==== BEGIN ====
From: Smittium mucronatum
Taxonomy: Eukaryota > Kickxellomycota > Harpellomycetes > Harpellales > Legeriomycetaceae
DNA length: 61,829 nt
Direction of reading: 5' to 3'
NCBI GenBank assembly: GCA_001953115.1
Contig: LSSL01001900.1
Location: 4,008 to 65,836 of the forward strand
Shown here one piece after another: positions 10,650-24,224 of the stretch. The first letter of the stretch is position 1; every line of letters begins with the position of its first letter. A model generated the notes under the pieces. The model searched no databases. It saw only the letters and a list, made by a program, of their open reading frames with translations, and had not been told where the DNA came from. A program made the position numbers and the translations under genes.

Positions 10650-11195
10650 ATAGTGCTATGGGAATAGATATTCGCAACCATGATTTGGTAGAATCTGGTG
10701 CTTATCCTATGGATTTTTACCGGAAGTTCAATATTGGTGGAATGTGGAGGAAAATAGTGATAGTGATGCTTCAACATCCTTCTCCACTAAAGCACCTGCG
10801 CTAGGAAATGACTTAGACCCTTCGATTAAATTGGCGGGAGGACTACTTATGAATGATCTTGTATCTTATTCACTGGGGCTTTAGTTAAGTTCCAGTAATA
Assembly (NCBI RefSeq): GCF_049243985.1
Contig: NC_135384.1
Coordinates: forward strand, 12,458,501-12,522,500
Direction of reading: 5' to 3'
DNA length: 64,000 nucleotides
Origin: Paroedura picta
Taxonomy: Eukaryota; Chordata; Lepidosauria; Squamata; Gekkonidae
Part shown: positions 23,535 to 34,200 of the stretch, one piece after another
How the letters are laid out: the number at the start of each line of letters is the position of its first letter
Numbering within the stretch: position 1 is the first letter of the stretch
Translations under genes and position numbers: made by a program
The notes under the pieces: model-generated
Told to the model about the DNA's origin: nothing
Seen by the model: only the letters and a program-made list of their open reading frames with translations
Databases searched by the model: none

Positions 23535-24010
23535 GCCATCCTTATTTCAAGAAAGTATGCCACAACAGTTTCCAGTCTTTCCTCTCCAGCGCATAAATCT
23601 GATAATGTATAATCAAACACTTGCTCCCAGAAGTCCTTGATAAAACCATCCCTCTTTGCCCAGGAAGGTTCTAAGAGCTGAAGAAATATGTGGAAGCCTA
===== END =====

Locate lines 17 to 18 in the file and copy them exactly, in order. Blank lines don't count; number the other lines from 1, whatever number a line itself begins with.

DNA length: 64,000 nucleotides
Origin: Paroedura picta